Obama won on the promise of change and socialists alike all rammed through their left-leaning, redistributive, anti-business and anti-free market policies. We are slowly bleeding to death now under the weight of ignorance and self feeling. Our polices cannot be paid for without printing money since we are all too happy to free-ride the masses and garrote the rest. The rest who are free and employed folks who work for a living, who want to improve their lot with their own blood, sweat and tears, not from hand-outs from Uncle Sam.

Trump also won on an argument for change. Alas the Republicans have forgotten how to govern.    

Obamacare – The Gift that Keeps on Taking

I thought it was interesting the angle taken by two Opinion pieces in the Wall Street Journal on Matvh 17th and 15th.  Both pieces highlighted what for me is not well known or reported in the wider press.  The point being that the regulation that comprises the Affodible Care Act (ACA) was going to continue to drive a greater wedge into public finances long into the future.  According to the two articles, increased taxed and transfer payments from the federal governance were baked into the regulation or required as a result of how the regulation was to be sustained.  In other words, ACA did way more than “tackle” the problem of offering healthcare to those that did not have it; it really did tinker with the entire system on which it relies nourishment.

The perspective offered by the Wall Street Journal goes some way to explain the Republical delight in how repealing and replacing Obamacare will in fact eliminate or significantly reduce this socialist wedge that woudl have other driven our Governmetn on to ever larger formats.  We really do need to figure out how balance increasesing demands of an aging population with the need to fund a smaller government.  If the government were a business, it would long have gone out of business.  And it does not help to hear others say, “the governmetn is not a business” since, at the end of the day, it has to be funded.  We cannot just borrow forever and print money when we feel like it.  Every nation on earth that has gone this route has ended up in revolution or disaster.  We all beleive the US is different.  Let’s hope so.

 – March 17th, How to Repair Obamacare’s Fiscal Damage

 – March 15th, The Health Bill’s Fiscal Bonus

Better the Trump We Think We Know

These last weeks have been exasperating. In my attempts to keep abreast of what’s is going on, I have virtually lost faith in TV and radio channels. The constant flow of information from the President, often via Twitter, is at a speed and of a form that we can hardly keep up with.   See The First Digital President.  Pundits are mostly out of date and irrelevant. Universally they suggest that President Trump’s style is outrageous and not presidential. The use of Twitter is new, but is Trumps’ combative style really that new?

I found an Opinion piece in this weekend’s US print edition of the Wall Street Journal that seems spot-on in capturing the current dynamic. The article, The Method in Trump’s Tumult, by Christopher DeMuth, a distinguished fellow at the Hudson Institute, suggests that Trump’s methods might look odd and different to those of us used to the monotonous dogma of political rhetoric subscribed to by politicians in recent years.  But really his methods are not new at all.  They are provan and well trod by previous Presidents.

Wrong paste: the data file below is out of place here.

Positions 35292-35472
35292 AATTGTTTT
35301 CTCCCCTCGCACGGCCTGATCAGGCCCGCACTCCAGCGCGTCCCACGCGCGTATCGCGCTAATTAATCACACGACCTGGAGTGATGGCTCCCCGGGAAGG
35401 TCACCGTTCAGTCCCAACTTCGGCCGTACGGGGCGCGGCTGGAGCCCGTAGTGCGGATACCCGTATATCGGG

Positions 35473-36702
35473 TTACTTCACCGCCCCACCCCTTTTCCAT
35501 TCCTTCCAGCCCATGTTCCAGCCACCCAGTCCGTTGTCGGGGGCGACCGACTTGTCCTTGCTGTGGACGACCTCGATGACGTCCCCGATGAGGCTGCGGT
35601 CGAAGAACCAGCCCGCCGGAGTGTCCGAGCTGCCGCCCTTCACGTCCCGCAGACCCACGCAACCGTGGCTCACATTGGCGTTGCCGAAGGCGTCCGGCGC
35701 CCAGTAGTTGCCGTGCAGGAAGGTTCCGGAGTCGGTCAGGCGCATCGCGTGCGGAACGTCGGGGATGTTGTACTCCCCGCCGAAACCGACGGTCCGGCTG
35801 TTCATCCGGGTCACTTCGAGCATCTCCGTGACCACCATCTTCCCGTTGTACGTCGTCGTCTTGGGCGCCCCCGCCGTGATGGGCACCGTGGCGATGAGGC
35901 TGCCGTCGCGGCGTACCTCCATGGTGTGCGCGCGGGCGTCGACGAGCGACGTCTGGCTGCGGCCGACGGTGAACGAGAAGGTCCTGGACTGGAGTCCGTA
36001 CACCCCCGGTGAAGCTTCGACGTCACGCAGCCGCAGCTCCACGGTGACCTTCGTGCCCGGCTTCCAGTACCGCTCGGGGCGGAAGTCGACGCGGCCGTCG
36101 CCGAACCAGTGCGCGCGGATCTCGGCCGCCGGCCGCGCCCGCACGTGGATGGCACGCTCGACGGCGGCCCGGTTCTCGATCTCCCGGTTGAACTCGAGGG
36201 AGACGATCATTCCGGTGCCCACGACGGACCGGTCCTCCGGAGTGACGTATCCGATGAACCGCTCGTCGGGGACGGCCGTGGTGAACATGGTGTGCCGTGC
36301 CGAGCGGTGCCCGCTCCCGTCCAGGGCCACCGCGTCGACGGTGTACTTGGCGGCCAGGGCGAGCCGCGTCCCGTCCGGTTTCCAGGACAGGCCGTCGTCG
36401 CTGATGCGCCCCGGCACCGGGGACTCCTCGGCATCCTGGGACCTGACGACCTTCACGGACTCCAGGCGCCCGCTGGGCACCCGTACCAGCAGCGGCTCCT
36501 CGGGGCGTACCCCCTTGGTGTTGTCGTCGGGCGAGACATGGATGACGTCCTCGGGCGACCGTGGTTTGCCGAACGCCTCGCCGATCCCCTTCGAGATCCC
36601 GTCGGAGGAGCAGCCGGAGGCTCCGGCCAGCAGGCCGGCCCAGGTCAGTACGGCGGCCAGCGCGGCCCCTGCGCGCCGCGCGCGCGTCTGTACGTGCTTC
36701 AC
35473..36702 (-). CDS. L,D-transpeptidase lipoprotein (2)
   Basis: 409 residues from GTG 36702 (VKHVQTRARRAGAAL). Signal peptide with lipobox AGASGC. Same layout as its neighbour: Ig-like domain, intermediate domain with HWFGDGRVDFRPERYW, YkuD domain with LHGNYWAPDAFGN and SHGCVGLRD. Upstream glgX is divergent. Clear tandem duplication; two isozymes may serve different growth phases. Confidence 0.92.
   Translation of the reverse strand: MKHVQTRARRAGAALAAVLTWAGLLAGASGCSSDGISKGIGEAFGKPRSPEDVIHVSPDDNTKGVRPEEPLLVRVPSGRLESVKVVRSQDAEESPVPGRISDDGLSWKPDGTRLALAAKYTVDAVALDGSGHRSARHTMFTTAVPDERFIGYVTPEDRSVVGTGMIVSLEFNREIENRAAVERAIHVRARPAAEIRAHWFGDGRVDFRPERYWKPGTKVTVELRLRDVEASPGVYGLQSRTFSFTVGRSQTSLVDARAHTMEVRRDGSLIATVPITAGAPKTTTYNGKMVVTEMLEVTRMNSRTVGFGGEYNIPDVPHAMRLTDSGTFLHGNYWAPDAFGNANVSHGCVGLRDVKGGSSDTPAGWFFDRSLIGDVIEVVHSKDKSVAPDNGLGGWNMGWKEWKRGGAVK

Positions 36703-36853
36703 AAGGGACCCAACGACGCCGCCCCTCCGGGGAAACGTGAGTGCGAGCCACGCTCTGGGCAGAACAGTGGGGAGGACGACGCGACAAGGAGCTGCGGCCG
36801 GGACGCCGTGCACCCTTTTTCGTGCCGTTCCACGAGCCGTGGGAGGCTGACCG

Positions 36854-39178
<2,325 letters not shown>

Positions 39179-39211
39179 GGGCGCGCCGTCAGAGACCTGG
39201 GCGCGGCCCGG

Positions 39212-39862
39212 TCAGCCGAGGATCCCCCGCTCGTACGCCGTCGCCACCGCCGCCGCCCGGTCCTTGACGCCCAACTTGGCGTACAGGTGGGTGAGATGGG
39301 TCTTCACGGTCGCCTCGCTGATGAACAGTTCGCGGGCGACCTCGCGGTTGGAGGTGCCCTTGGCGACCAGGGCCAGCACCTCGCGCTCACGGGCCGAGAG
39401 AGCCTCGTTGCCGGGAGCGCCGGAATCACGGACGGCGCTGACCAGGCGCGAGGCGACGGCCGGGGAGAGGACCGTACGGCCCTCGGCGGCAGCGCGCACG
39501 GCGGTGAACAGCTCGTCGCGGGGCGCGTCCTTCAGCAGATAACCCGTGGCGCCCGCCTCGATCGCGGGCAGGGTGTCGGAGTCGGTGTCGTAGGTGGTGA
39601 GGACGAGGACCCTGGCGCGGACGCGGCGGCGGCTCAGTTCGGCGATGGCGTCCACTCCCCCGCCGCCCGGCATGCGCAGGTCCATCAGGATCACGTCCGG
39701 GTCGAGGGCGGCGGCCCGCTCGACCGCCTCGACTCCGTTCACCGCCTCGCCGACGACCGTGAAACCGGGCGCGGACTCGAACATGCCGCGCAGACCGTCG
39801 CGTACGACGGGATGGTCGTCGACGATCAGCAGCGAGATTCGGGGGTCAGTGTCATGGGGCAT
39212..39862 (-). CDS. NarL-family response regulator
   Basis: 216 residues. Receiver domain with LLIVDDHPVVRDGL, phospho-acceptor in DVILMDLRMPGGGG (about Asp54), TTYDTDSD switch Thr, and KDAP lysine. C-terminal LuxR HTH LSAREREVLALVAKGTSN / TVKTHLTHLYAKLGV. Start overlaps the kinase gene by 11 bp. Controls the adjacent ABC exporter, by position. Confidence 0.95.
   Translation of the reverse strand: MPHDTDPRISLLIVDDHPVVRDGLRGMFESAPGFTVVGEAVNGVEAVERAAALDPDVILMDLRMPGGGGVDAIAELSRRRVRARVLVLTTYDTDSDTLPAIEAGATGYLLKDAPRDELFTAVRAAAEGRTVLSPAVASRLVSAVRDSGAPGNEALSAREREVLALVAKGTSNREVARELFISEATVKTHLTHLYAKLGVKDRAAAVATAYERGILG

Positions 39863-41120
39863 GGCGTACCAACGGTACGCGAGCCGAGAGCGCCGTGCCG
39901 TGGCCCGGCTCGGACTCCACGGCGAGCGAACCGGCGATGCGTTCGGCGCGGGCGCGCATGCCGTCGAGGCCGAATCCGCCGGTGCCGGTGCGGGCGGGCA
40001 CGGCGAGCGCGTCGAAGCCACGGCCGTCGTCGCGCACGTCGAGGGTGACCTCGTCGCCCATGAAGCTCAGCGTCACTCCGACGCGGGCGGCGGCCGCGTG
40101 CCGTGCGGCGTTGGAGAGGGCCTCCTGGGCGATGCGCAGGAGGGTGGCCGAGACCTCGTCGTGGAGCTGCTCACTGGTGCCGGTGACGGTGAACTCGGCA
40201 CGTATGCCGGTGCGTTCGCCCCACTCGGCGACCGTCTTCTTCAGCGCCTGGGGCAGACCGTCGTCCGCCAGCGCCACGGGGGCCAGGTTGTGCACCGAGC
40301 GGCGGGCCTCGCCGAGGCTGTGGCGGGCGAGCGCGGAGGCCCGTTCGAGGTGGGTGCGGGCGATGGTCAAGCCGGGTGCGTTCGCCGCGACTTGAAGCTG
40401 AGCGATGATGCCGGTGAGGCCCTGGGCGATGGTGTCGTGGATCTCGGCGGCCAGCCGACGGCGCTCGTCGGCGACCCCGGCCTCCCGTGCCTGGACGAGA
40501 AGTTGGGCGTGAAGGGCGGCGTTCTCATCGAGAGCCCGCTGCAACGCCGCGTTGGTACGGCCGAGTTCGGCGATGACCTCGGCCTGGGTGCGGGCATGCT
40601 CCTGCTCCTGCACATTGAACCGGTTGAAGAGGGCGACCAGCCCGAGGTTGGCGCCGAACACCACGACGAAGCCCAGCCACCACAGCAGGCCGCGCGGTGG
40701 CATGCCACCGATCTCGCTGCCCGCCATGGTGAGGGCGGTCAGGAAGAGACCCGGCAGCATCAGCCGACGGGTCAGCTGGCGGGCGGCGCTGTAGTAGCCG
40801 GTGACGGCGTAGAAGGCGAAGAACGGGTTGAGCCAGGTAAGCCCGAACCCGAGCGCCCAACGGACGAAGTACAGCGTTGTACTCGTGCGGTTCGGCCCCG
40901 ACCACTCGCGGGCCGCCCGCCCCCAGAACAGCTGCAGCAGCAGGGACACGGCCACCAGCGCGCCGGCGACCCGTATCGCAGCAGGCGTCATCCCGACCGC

“President Trump may be rediscovering a venerable method of leadership that has been forgotten in our era of ideological messaging. Rather than viewing disagreements as a problem, previous American leaders wielded it as a tool. The surrounded themselves with highly accomplished, strong minded advisers, and used vigorous debate among them to generate fully considered options for confronting the intractable problems of the day.”

Given that his political enemies suggest his methods create disarray, Mr. DeMuth’s ideas make a lot of sense since this disarray might be a means to an end – not the end itself.  His article explores multiple examples of past President’s (including Washington) and how they surrounded themselves with folks who often spoke out and at odds with each other. After reading the article one is left with the feeling that Trump’s lack of political experience and rich management flora, resulting in this behavior, is refreshing. It is, but it seems to be misunderstood and at odds with his detractors. Maybe the left-leaning press will grasp this eventually and start to analyze policy, rather than pick and snipe at Tweets.

The First Digital President: Trump and his Tweets

This article will not discuss the pros or cons of any of President Trump’s policies.

This blog will discuss the fascinating impact of a President that tweets his feelings, inclinations and possibly inferences to his policy preferences. In a nutshell we are not ready, we are not even able, to cope with the speed with which information is coming from the presidents Twitter account.

Several times a day a new Tweet is posted and literally the world is turned-over again. Before Trump came to office we would all have to wait for the press briefing. We would wait to browse the headlines of our favorite news site. We might wait for the 6 o’clock news. We might even browse the newspapers.  

But now, three or more times day, everything turns upside down. You could even subscribe to the presidents Twitter feed and join in the turmoil. Media outlets, political junkies, other nations are all on edge as every nuance and implication is explored with outdated tools and perspectives as one tweet follows another. The use of big data, reportedly a key to Obama’s first victory was a digital innovation. Trump and his Tweets is another.

We should factor in the nature of which such digital communication is being used. It would seem that the tweets themselves are not carefully, developed and totally thought through messages. Equally they are not random thoughts of a madman. Whatever they are (and some of you will assume they are rants of a mad man or deeply held beliefs and policy guidelines), the speed with which such communications protrude from the White House are breathtaking.